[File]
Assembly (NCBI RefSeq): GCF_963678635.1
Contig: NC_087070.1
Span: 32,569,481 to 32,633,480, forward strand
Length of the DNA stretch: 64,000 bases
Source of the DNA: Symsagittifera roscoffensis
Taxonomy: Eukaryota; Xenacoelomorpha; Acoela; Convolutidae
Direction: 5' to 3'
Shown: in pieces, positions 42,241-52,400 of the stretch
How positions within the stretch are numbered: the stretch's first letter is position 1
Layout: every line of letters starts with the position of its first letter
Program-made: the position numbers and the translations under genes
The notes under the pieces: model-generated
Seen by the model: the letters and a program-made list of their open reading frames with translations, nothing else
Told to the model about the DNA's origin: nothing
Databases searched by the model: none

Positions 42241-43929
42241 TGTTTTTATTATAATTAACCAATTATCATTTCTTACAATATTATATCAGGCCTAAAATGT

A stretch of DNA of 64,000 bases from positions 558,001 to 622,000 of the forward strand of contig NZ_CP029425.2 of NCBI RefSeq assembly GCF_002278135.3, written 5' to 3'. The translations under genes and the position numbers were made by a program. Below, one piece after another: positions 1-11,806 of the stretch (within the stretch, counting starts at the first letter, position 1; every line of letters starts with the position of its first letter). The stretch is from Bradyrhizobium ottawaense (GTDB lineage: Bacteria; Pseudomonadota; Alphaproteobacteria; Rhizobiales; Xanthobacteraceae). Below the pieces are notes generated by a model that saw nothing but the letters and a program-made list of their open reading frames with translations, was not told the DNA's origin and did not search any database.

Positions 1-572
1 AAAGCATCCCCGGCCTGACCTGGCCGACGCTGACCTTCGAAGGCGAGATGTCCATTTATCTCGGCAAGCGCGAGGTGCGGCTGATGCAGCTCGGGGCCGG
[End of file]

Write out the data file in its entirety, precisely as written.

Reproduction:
Assembly (NCBI RefSeq): GCF_963678635.1
Contig: NC_087070.1
Span: 32,569,481 to 32,633,480, forward strand
Length of the DNA stretch: 64,000 bases
Source of the DNA: Symsagittifera roscoffensis
Taxonomy: Eukaryota; Xenacoelomorpha; Acoela; Convolutidae
Direction: 5' to 3'
Shown: in pieces, positions 42,241-52,400 of the stretch
How positions within the stretch are numbered: the stretch's first letter is position 1
Layout: every line of letters starts with the position of its first letter
Program-made: the position numbers and the translations under genes
The notes under the pieces: model-generated
Seen by the model: the letters and a program-made list of their open reading frames with translations, nothing else
Told to the model about the DNA's origin: nothing
Databases searched by the model: none

Positions 42241-43929
42241 TGTTTTTATTATAATTAACCAATTATCATTTCTTACAATATTATATCAGGCCTAAAATGT

A stretch of DNA of 64,000 bases from positions 558,001 to 622,000 of the forward strand of contig NZ_CP029425.2 of NCBI RefSeq assembly GCF_002278135.3, written 5' to 3'. The translations under genes and the position numbers were made by a program. Below, one piece after another: positions 1-11,806 of the stretch (within the stretch, counting starts at the first letter, position 1; every line of letters starts with the position of its first letter). The stretch is from Bradyrhizobium ottawaense (GTDB lineage: Bacteria; Pseudomonadota; Alphaproteobacteria; Rhizobiales; Xanthobacteraceae). Below the pieces are notes generated by a model that saw nothing but the letters and a program-made list of their open reading frames with translations, was not told the DNA's origin and did not search any database.

Positions 1-572
1 AAAGCATCCCCGGCCTGACCTGGCCGACGCTGACCTTCGAAGGCGAGATGTCCATTTATCTCGGCAAGCGCGAGGTGCGGCTGATGCAGCTCGGGGCCGG